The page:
But I do take your word that tongue-in-cheek is what you meant.
I have not read Singer and probably never will. His interests in morality and beliefs in its importance, benefits and rational determinability far exceed mine.
Okay, but those aren’t really “bad words” are they? Singer’s affirmation of life is rather limp—he offers virtually no justification for why he affirms life other than a vague reference to the potential of suffering decreasing and that most people seem to think life is worth living. In light of what preceded this in the article and the underlying question motivating it (even though we seem to assume life is worth living, is it really?) I think the reader is justified in expecting more by way of explanation if the goodness of existence is to be affirmed.
Re: the suffering calculus, I think it is misguided because I don’t think that in an of itself it is up to the challenge of pronouncing upon the value of existence. There are many people who suffer immensely and still affirm existence. Singer’s views have been criticized heavily by those in the disabled community for precisely this reason. I think that how we evaluate existence has to take more than just the amount of suffering into account. That is why I used the word “misguided.”
I do view Singer’s work negatively (for logical as well as ethical reasons) and I do consider his diagnosis of our predicament bizarre. I don’t apologize for this. To be honest, I think the idea of “partying our way to extinction” as an act of moral service to ourselves and the planet ought to strike all of us a little bizarre.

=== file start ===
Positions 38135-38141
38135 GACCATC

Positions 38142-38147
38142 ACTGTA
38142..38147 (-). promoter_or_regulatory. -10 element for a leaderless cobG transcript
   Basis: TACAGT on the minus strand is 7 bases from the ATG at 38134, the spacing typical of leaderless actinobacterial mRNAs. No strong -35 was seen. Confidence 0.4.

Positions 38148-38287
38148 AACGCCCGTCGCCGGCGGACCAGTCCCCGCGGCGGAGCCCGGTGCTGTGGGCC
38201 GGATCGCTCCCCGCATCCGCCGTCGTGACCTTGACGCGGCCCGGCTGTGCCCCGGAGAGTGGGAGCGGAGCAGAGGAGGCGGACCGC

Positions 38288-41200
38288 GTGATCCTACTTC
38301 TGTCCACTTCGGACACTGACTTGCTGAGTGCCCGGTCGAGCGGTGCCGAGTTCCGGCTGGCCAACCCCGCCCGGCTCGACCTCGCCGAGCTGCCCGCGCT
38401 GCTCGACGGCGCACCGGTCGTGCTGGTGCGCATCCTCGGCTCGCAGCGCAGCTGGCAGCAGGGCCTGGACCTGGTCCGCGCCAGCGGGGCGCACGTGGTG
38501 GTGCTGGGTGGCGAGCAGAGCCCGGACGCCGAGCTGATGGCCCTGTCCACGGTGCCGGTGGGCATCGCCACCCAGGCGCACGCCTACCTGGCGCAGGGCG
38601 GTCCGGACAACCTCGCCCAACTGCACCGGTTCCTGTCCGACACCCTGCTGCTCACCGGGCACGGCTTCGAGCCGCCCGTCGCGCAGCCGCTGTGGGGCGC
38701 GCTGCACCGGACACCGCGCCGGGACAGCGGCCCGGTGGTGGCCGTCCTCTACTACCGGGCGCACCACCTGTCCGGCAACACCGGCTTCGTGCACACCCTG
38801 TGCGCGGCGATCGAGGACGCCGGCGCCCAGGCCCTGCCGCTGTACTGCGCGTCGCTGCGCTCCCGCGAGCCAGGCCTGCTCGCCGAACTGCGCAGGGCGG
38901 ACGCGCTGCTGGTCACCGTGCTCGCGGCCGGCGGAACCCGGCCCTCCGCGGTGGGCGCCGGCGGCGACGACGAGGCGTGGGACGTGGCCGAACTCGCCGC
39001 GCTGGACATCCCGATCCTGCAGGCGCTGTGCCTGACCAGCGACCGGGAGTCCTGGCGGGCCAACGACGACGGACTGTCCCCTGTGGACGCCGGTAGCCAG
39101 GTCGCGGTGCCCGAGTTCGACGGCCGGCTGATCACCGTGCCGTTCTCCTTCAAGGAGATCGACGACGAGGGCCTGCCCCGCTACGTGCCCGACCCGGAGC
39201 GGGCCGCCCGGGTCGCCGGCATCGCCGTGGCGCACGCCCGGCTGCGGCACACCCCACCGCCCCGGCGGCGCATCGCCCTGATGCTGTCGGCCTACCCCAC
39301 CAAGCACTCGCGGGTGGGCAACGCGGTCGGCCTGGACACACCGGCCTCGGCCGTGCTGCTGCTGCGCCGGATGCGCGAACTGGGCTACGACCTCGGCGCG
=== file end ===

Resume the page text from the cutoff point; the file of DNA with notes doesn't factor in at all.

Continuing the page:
In the context in which Singer used the expression “partying our way to extinction,” I don’t think he was advocating that approach. And, at the end of his essay, he wrote, “I do think it would be wrong to choose the non-sentient universe. In my judgment, for most people, life is worth living.”
The irony is that ecological writers believe that what we are doing is “partying our way to extinction.” They (and Singer, apparently) wish we would not.
From some ecological perspectives belief in redemption is part of the problem, a belief like you advocated in your last paragraph where you wrote about “the twofold belief that nothing good is ultimately lost in God’s world, and that grace and redemption are deeper and more lasting realities than whatever suffering I, my children, or future generations could ever face.” Such beliefs are thought to encourage “partying our way to extinction.” An example of an influential book in this respect is Thomas Berry’s book, The Dream of the Earth. He wants Christians to stop placing their hope in redemption and, instead, to place their hope in emergence. The belief is that hope in redemption keeps us from appreciating the ongoing importance of emergence and from doing what we need to do ecologically to let emergence continue to work.